The strikes are so violent and the social danger is so palpable that on October 17th, the Tsar issues another manifesto (The October Manifesto), in which he enlarges the voting franchise to the parts of the population previously excluded, and in which he grants and guarantees the protection of civil rights such as freedom of speech and of association. On that same day is born the St. Petersburg Soviet of Workers Deputies officially, from factory deputies elected from October 11th onward who decided to reach out for concerted action.
The non-partisan quality of the Soviet (factory reps had to regularly report to their electors and the latter could recall and remove them from their post if unsatisfied) stimulated a total participation on the part of workers: so much so, that the Soviet’s role surpassed that of simply directing a strike. It had to represent all of the workers and transform into a kind of “workers’ parliament”. The organizational structure had to reflect the need to resolve a large number of problems very quickly: there was no standardized voting procedure (about 1 representative per 500 workers), an executive committee managed daily affairs and wrote proclamations and regulations that had to be ratified in plenary sessions, and commissions were tasked with particular questions (strike fund administration, unemployment assistance, weapon procurement, newspaper publishing).
During these October days, the Soviet started exercising revolutionary power, in the sense of managing what was normally considered government work: it decreed freedom of the press, gave instructions to railway workers and postmen, negotiated with the municipal Duma, inundated government with information requests and its militia gave orders to policemen.
These two poles of activity of the Soviet (self-government and revolutionary organ) lead it to impose, on October 26th and 27th, the 8-hour workday. But the following days, employers lock the workers out and fire around 19 000 workers. It’s an indication that the Soviet does not yet wield enough authority, and the government takes good heed of it. On November 26th, the president of the St. Petersburg Soviet is arrested and the reps understand that a conflict with governmental authorities is inevitable, but that they do not yet have sufficient strength to prevail; on December 3rd, the executive committee and 200 Soviet reps are arrested. It is the end of the capital’s 1905 Soviet.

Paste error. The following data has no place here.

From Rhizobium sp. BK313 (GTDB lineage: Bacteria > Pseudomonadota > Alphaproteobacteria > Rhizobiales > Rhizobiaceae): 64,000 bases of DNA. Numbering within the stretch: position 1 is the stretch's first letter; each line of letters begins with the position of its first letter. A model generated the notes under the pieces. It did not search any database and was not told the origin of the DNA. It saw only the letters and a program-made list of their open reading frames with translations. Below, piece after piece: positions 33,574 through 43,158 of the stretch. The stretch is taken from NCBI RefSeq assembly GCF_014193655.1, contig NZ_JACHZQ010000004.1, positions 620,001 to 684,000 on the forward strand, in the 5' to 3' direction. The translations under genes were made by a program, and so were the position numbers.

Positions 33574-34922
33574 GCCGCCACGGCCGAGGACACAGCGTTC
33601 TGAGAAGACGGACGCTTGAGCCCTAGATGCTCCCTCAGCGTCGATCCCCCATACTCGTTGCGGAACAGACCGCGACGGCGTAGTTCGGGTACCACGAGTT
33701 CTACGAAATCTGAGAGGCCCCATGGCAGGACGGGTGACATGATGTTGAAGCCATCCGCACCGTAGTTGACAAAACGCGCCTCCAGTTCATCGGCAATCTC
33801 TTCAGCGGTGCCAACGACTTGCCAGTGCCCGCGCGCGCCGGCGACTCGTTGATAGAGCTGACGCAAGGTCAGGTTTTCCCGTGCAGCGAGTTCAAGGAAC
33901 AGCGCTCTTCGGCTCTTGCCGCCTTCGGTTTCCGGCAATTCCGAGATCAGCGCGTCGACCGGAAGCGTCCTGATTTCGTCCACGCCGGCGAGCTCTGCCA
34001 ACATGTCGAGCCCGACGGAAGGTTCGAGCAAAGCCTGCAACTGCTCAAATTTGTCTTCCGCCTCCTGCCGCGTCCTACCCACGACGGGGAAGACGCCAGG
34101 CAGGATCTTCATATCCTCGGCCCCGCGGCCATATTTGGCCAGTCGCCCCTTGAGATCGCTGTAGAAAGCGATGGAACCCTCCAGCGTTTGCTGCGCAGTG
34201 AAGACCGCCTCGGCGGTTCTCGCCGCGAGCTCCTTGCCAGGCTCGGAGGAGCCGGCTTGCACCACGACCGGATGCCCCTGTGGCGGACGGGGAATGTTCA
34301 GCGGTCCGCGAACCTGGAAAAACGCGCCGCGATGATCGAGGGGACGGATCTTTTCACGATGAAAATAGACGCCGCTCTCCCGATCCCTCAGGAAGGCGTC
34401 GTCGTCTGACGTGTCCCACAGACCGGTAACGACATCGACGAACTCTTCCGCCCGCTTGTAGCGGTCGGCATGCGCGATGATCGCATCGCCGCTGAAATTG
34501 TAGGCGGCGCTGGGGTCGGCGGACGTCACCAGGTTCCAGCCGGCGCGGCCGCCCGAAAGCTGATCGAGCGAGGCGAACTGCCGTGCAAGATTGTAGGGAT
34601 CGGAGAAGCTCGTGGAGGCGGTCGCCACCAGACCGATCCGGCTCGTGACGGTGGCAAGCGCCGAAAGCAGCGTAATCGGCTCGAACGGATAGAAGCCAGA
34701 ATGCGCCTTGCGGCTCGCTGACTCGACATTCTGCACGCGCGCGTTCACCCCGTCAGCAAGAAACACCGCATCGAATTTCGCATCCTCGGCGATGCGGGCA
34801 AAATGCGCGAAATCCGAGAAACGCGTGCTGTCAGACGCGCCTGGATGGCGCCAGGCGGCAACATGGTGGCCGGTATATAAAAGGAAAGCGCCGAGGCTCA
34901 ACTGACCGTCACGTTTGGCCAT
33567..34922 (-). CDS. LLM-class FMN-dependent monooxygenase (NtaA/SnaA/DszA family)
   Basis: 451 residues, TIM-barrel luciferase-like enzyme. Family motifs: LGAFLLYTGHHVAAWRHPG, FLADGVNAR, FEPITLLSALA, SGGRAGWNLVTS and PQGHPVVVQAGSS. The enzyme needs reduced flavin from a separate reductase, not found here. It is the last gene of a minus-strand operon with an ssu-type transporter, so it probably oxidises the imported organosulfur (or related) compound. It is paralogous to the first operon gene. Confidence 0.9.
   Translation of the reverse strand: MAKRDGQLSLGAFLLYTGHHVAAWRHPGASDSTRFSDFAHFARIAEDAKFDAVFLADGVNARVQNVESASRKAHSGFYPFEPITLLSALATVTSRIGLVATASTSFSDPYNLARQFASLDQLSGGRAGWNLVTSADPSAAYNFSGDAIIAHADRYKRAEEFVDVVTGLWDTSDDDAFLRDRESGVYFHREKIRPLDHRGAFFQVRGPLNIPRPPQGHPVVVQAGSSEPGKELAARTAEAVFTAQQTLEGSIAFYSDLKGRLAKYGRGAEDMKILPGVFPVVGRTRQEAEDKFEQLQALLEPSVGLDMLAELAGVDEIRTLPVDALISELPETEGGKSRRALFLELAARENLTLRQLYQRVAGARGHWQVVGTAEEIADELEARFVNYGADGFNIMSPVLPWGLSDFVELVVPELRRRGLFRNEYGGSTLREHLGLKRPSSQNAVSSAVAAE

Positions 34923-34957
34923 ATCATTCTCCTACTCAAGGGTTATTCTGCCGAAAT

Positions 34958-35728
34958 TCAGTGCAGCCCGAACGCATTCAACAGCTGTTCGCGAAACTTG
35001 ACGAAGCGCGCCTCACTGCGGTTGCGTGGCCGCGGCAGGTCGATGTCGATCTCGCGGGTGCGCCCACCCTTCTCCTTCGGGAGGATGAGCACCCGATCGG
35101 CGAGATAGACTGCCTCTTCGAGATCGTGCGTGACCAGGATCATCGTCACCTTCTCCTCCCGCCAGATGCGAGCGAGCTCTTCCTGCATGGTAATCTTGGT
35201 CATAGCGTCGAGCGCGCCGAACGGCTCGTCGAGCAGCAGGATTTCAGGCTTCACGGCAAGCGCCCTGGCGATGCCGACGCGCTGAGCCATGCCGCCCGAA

Nonetheless, its 50-day reign leaves its mark. The model of the Soviet is adopted in other cities like Moscow, and also among some soldiers in Siberia and in some very rare instances of peasant villages. These satellite institutions will dissipate quickly after the fall of the St. Petersburg Soviet, but they show that the provinces with the most active soviets are correlated with a higher number of strikers and a greater concentration of strikes.
It will also affect Russia’s Social-Democratic Party (SDP). Illegal until 1906, the SDP sold itself as in communion with the precepts of Marx and Engels’ publications, but since 1903 it had, in practice, divided itself in two: Mensheviks and Bolsheviks. After 1905, the division between the two will cement itself.